After 6 years of backyard gardening, I’m finally a flower convert! I love to grow flowers in my vegetable garden for a variety of reasons – to attract pollinators, serve as beneficial companion plants, for cut flowers, and just as a special moment to enjoy. Here are the best flowers to grow in your vegetable garden!
My gardening experience
I’ve kept a vegetable garden every year for the past 6 or so years now. I’d had some haphazard forays into gardening before then, almost all devastatingly ill-fated.
In 2014, I planted some beet seeds in a small raised bed and was shocked to produce big, beautiful beets! We also had strawberries and beautiful flowers…it was lovely and made me realize maybe I could garden.
That spring, I also started working at a local farmers market. This changed everything! I suddenly learned even more about what crops & varieties to plant and when.
From 2015 until now, I’ve worked in some capacity on nearby farms in the summer even though I am now a school teacher. I just love growing things!
I used to refuse to grow flowers in my vegetable garden…
When I first started gardening, I was all about the produce. It was like…I had this magical ability to produce FOOD. The food we need to eat! For free!
I was so excited and wrapped up in the magic of growing food that I thought growing flowers was a waste of space. Aren’t there flowers on the weeds and all the native plants growing nearby? I have only so much garden space, by golly, and I’ll fill it all with VEGETABLES!
I made an exception for sunflowers because, well, they’re exceptional. They produce beautiful flowers and food.
I think it was 2016 when I first started harvesting on a local farm that also grows flowers for bouquets. After a few months of picking blooms on the hottest days of the summer, I found myself looking forward to the flowers.
Suddenly, I was open to my garden being a place of beauty and not just production.
Flowers are a backyard gardener’s best friend
Of course, I like to use flowers to invite pollinators and as companion plants, like marigolds in the tomato bed. But I also believe we should actually grow flowers just for the sake of growing flowers.
It feels so lovely to get really excited when my flowers start to bloom and cut flower bouquets from the vegetable garden have a really inviting simplicity to them. Plus, fresh cut flowers last so much longer!
Now that I’ve been growing flowers for a few years, I’d love to share the best flowers for the vegetable garden!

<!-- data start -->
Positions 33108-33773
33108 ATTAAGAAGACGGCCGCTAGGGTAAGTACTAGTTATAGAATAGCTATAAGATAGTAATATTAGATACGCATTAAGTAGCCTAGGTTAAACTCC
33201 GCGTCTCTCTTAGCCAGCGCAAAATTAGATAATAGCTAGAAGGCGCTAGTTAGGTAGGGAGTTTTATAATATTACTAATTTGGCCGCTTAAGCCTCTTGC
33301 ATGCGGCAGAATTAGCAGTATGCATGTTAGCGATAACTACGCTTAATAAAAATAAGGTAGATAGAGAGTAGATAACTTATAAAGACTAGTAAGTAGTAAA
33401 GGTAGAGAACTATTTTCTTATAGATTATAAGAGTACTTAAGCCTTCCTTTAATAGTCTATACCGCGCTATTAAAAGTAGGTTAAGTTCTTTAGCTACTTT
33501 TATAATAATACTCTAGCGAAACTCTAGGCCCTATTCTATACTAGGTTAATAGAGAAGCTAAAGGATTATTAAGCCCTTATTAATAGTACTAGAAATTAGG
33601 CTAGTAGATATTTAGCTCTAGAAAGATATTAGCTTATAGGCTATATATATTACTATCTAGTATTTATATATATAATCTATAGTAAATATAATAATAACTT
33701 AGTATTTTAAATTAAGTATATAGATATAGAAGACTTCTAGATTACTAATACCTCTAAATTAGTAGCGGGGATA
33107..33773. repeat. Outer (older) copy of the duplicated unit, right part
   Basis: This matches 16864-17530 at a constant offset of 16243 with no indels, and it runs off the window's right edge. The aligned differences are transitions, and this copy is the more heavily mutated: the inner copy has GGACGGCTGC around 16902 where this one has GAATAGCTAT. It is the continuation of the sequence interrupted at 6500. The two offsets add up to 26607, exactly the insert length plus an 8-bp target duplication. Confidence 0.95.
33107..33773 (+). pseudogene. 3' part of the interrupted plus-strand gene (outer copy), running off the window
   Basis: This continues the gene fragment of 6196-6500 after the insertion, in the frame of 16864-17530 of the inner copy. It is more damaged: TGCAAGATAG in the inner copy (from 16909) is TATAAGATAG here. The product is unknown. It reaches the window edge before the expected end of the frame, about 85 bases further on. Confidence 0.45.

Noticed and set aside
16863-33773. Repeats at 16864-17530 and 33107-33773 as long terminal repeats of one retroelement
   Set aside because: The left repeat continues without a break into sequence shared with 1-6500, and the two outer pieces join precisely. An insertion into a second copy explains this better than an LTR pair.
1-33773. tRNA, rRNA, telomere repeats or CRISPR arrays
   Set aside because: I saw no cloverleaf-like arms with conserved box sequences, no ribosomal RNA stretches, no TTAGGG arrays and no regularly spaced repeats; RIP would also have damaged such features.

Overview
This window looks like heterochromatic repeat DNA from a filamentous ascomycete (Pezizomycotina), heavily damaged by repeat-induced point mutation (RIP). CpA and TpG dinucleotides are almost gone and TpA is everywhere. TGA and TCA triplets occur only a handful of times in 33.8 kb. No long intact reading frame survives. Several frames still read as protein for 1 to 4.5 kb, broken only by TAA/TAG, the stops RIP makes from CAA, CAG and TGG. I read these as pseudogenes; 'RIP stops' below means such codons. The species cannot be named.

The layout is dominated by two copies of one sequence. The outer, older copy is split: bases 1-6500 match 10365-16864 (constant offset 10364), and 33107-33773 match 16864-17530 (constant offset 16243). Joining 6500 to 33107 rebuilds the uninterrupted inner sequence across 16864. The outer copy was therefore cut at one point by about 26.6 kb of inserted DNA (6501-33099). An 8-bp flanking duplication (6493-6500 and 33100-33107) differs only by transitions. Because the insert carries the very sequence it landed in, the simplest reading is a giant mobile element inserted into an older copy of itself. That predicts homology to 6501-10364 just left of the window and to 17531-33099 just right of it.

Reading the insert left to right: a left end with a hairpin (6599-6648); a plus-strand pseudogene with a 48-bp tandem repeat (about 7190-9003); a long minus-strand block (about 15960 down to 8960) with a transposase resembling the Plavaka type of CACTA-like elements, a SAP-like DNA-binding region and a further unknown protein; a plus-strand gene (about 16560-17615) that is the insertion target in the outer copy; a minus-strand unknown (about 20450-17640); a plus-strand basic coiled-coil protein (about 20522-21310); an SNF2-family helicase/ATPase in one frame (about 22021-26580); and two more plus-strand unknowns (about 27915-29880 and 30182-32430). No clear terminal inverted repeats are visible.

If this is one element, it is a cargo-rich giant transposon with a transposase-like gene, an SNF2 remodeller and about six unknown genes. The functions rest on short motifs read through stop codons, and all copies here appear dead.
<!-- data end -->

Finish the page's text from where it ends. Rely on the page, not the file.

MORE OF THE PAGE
Note: I’m recommending annual flowers that you can grow easily by seed each year, making them ideal for gardeners who are not using a perennial system at this time. Many of these flowers will reseed for future plantings if you do not pull them.
The 8 Best Flowers to Plant in Your Vegetable Garden
I had to put this one first. Sunflowers always make me nostalgic for my summers with my grandparents in Wisconsin. They are huge, colorful, and delightful. Sunflowers also make excellent bouquets on their own or with other flowers. They range so much in size and color and invite in so many pollinators!
My favorite sunflower variety this year is Skyscraper. The plant is probably 8-9 feet tall and grew 20 blooms with easy-to-cut, long stems!
For the past 3 years, I’ve grown tiny Persian Carpet zinnias in my garden beds. They rise up so well and create a giant mass of flowers. You can pick and pick and pick, and it still feels like you have so many! This is a great flower to grow for color and pollination. They’re so lovely in an arrangement, too.
These zinnias are also great for long-season picking. I’ve been cutting flowers for months from the same planting! They never seem to stop!
Although marigolds often have short stems, which makes them harder to add to bouquets. Their strong smell helps keep pests away from delicate plants, making them a great companion plant for tomatoes. I grow marigolds every year in my tomato patch and I love seeing the pops of color hiding down below.
These edible flowers grow beautiful, rounded leaves that remind me of lilypads. Nasturtiums are excellent companion plants to grow among your brassicas and squash especially. They also attract beneficial insects to pollinate your vegetable blooms!
These plants self-seed very easily, so be cautious to pull up any volunteers or pull the plants before they drop seeds in your garden bed.
This was my first year planting alyssum from seed, and it is a new favorite! This tall white variety from Baker Creek is such a fast flower to bloom. I think it took about two weeks from planting for flowers to bloom! It has a lovely honey scent and it falls perfectly over the side of your raised bed.
Alyssum is also a dream for pollinators! The abundant tiny flowers draw in bees and other pollinators. It does not do well as a cut flower as those tiny blooms will fall all over your counter.
Be sure to add alyssum as a companion plant between larger plants like cauliflower and cabbage!
Also known as violas, pansies are perfect for the garden! Not only are they edible, but they bloom throughout the summer. They actually love to be pruned so if you pick off old blooms, new ones will continue to emerge.
Although pansies are annual flowers, they often self-seed. This means they drop their seeds where they are, and those seeds grow the next year. There is so much variety in the pansy world and I love growing shades of purples.
Other excellent annual flowers for your backyard garden
Falling in love with these gorgeous blooms? Me too! If you’re ready to add more flowers to your garden, here are some of my favorite annuals.
- Dahlias (grow from a root bulb you dig up each fall and replant in the spring)
- Stock (I’m growing Vintage Brown from Floret)
- Sweet pea
- Strawflower (excellent for dried flower arrangements)
- Statice (great filler in bouquets and for dried flower arrangements)
- Yarrow (an ancient healing flower)
- Black-eyed susan
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